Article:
Also, this and next month begin new sessions of six-week Photoshop and Illustrator classes each at The Bradley Academy of The Visual Arts, here in York, PA. I'll have to check on the schedule again, but this is something else that may interrupt and postpone my business vacaiton as well.
Everyone who writes — in diaries, on the Web, for TV and the papers — is making predictions and prognostications for 1997 from their personal or corporate crystal ball. I don't know enough of what's going on with the Web politically to espouse any truisms or anecdotes. And it would be very presumptuous of me to "foretell" the events of 1997 and beyond. I'm basically clueless.
And since the Web isn't my livelihood, I make no pretenses about knowing its future direction. Only people who are intimately acquainted with this phenomenon can do that. And I just happen to know someone who is well enough connected to make such predictions: David Siegel.
After you're finished here, spend some time at Dave's December 19th Journal Entry and gain some insight into his insight on the "future of things" on the Web and related areas, as he sees it. It's an interesting read. He's a major player in the industry, so his opinions are based in a modicum of fact, as well as his own subjective opinions. A great mix!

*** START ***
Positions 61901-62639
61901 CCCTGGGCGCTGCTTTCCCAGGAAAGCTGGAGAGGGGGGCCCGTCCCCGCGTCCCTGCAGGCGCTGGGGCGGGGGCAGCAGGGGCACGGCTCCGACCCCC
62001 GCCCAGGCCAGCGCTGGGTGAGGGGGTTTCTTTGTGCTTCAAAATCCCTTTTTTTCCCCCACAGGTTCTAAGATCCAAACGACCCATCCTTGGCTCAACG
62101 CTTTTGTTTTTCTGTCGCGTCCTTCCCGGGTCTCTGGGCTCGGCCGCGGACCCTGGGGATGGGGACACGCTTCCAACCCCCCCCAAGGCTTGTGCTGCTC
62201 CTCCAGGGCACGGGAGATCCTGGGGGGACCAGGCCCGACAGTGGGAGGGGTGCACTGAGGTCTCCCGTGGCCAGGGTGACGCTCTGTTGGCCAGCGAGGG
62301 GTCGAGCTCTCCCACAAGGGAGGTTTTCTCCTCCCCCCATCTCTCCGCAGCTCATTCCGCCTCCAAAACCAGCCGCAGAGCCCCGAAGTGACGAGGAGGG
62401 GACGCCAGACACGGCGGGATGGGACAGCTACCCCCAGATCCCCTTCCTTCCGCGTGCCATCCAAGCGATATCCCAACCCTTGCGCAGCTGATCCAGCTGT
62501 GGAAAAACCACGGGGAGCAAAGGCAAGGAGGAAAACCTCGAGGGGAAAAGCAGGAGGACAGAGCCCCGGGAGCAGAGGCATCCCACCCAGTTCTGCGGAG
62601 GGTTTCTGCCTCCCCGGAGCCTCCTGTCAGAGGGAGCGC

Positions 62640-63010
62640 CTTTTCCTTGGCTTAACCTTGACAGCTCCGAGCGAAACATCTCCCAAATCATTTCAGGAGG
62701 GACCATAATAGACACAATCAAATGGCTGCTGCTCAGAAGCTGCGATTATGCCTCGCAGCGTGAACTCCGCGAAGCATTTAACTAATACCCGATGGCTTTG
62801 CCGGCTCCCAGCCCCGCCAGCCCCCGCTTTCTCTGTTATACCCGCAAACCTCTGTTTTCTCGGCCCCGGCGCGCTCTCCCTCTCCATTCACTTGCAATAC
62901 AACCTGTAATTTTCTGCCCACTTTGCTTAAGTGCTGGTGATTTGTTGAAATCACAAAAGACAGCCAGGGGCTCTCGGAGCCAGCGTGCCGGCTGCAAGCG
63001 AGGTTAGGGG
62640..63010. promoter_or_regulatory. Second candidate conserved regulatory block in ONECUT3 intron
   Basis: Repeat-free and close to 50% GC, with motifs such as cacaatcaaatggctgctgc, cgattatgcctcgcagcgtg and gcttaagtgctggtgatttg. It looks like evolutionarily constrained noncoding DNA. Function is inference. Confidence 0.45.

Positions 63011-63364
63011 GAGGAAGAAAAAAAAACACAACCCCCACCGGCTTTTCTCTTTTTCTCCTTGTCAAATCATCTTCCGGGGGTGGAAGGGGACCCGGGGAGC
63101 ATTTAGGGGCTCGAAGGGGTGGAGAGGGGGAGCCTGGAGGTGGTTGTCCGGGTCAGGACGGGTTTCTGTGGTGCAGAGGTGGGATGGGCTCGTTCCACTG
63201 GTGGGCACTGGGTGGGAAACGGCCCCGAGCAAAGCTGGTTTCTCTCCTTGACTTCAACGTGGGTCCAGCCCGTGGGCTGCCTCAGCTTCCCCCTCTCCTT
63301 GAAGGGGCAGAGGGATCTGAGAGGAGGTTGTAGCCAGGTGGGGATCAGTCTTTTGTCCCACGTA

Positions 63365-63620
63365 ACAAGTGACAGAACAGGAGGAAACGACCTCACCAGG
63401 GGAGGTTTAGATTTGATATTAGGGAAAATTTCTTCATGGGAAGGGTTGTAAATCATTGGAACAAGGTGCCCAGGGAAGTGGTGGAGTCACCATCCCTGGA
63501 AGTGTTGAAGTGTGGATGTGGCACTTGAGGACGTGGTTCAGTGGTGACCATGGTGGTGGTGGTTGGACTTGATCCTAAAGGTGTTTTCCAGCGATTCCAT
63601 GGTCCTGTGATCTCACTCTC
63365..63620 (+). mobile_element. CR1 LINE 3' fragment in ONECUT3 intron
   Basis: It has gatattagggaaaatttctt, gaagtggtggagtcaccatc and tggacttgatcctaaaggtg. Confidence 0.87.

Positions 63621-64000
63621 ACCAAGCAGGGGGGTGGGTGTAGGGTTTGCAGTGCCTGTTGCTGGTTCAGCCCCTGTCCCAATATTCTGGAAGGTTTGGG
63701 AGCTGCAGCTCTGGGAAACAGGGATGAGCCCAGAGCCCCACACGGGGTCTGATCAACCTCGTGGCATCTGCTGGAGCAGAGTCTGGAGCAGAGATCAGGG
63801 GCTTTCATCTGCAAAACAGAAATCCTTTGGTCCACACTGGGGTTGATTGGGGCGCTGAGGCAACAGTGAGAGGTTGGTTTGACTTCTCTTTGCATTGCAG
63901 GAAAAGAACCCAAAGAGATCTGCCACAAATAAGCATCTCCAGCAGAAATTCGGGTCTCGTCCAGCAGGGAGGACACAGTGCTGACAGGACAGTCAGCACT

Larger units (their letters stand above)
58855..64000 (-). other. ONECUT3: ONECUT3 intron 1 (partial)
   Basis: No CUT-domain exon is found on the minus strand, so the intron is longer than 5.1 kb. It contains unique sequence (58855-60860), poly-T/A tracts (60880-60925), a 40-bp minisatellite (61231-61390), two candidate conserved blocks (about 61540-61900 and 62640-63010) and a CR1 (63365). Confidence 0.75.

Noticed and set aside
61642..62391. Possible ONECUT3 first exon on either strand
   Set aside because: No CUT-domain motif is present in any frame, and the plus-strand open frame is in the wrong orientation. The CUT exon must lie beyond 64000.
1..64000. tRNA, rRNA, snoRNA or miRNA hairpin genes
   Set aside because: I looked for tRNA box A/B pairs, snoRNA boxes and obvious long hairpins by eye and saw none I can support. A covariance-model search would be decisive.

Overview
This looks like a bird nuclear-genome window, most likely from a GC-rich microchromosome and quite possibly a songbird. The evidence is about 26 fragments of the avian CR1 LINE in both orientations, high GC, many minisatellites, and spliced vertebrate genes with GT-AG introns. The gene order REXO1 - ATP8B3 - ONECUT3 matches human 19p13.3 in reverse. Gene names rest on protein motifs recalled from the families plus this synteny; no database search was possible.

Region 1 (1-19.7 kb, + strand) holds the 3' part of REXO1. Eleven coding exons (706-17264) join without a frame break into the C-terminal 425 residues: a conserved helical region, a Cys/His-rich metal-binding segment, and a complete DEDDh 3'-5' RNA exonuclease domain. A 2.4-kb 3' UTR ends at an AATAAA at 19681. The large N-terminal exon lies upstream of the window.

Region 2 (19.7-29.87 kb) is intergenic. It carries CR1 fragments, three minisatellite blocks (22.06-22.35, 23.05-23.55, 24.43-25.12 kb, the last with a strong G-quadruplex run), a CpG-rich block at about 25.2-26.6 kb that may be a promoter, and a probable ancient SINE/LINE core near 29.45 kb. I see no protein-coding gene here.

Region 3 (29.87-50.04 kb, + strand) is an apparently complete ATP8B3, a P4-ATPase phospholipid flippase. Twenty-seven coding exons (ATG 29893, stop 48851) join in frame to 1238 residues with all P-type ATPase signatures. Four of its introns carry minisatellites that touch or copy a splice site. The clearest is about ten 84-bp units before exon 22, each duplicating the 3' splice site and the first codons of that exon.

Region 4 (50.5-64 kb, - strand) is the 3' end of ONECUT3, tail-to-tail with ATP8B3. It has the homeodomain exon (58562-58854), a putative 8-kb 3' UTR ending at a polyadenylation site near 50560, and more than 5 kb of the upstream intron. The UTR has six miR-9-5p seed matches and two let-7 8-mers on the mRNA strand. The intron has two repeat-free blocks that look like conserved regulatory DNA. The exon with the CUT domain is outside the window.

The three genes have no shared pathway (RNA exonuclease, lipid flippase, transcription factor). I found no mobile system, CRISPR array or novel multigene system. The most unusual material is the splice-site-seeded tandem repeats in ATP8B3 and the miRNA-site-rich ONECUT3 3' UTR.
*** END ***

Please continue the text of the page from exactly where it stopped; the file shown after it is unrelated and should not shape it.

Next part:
I also wrote a piece for his Journal a few weeks back about Live Trees vs Dead Trees. It's good food for thought and action, not only at Christmas, but all year long.
With this Journal entry, I begin Volume II, after a year of writing business and (not too) personal logs on what's happened, happening and about-to-happen. I almost bagged the whole thing a couple of times, when things went wrong, but kept at it. I guess I'll work on it some more in '97 as well. It should be an interesting year for everyone. Again.
Murphy, one of my two housecats at the condo, is again playing with the cursor and images on the 'puter screen. Besides paw prints on the screen and fur on the mousepad, there are hundreds of cat lip prints, where he tried to bite the little arrow. Heh, heh, heh. Silly boy. I need to distract him again; I guess another trip to the pet store is in order. I'll buy a couple of little white lab mice and let Murphy and Mama have at 'em. Fun stuff, huh? It's like the lions and the Christians, back in the good old Roman Empire times. Good times. Fair fights. Yeah. Just